Teaching Project Management: Seeing a Puzzle through to the End

Teaching Project Management: Seeing a Puzzle through to the End

Bad weather days are the perfect time to pull out a new jigsaw puzzle, have some family time, and exercise the brain. Our kids grew up on puzzles. The colourful wooden ones with one isolated spot for each of the pieces were a teaching tool. The kids learned a lot including their animals, letters, and numbers. The pieces also unintentionally served as teething blocks as evidenced by some tiny bite marks on their corners. From those first puzzles, my kids progressed to jigsaw puzzles. Initially they were managing puzzles with just ten pieces but quickly they were happily doing puzzles of 100 pieces and then 1000 pieces. Little did they know that they were also getting some training in project management along the way!

Jigsaw puzzles are much more fun when you work on them together. In other words teamwork! We never really had a team manager per se but there was a little refereeing going on when someone infringed on another’s territory by adding a piece to their section without asking. Intervention was also needed to decide ownership when two sections became one combined larger one.

Time management was another issue. Once we committed ourselves, we got it done. Keeping a puzzle half-finished on a table or, God forbid, the floor, was not an option for my Type A personality. We always set a deadline when the puzzle, finished or not, was put away. With the deadline hanging in the back of our minds we worked diligently to finish the puzzle in the allotted time.

We always defined the framework right away by finding all of the edge pieces and putting them in place. No other work was done until this was complete. Next, we would examine the photo on the box cover and sort all of the pieces by colour and context to be able to build the various components. Delegation of responsibility for the piecing of different sections sometimes took a little refereeing too, but then everyone would settle in to work.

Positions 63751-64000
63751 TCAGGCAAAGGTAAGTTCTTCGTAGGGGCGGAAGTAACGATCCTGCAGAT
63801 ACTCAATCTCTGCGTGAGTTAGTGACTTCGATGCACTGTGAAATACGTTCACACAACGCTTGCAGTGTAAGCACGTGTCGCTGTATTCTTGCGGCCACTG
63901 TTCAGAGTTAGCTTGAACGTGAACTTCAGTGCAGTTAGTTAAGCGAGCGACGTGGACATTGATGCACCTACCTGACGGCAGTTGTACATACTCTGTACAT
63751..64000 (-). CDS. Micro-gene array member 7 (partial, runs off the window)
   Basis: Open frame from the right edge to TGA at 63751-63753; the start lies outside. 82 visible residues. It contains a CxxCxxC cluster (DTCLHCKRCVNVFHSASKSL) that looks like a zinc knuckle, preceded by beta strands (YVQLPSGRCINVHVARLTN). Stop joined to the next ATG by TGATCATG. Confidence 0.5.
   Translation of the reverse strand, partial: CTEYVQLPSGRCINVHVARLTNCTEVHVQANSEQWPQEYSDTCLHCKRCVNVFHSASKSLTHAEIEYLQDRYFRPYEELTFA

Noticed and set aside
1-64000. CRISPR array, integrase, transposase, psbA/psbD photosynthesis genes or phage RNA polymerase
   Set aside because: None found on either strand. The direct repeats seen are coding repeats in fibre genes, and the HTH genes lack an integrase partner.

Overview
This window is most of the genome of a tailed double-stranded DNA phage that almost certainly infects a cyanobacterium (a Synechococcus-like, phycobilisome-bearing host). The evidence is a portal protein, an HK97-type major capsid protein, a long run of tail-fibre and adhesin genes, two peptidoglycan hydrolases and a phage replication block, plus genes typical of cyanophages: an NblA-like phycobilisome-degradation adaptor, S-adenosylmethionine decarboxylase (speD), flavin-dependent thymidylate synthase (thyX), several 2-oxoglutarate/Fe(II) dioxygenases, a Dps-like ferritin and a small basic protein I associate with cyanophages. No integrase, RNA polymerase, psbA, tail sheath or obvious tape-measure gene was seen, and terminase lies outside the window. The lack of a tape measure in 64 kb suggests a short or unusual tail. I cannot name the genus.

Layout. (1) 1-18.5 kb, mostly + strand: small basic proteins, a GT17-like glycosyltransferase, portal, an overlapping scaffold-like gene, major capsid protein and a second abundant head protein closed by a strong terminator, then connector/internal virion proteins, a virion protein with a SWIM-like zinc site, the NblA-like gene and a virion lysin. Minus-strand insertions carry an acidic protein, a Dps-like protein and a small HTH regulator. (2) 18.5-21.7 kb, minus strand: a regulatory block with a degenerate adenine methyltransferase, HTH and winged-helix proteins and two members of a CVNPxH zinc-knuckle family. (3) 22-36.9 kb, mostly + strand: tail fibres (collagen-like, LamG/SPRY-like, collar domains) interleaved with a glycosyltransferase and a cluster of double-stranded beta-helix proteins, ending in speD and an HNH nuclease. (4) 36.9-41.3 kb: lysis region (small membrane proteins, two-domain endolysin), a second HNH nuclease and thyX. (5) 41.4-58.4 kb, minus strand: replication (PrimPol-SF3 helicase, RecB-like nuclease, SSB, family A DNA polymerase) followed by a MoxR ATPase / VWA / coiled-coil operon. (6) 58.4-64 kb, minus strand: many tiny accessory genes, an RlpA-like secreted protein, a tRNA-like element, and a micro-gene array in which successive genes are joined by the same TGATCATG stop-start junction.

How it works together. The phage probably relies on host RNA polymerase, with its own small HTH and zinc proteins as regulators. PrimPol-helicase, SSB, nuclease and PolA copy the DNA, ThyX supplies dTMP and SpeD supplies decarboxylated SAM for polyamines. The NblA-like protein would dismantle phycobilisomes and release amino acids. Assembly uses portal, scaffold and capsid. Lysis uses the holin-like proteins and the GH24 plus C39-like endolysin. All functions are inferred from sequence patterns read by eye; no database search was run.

Collaboration and problem solving would follow as often there would be frustration from someone or another at not being able to find the one elusive piece to complete a part of their section. Everyone would pitch in to help. The kids learned how to identify slight variations in shape and colour to aid with the process. There were long periods where we didn’t make much progress but everyone stuck to it with encouragement from the others. Congratulations and support were a constant with the success in finding that one difficult piece, or significant progress on one puzzle section.

Fitting major sections together was another cause for celebration as we could see light at the end of the tunnel. Not long after that we would just be left with the final details of finishing the dreaded “sky” or “water”. Working on these dreary areas was like the final edit of a project report. You could see the end in sight but had to face the little details. In the final areas, the colour never varied much and you went through a lot of trial and error to get it finished. Very similar to the back and forth of final edits!

In the end, we never kept the completed puzzle around for long; just enough to admire it a bit and appreciate the teamwork that accomplished the task. After that, like a project, we boxed it up and put it away. If the weather persisted and time permitted, then usually a good round of Monopoly would pass the time until the sun was shining once again. Time well-spent preparing the kids, without them knowing, for future challenges in project management.

Dianne Pinder

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Dianne Pinder

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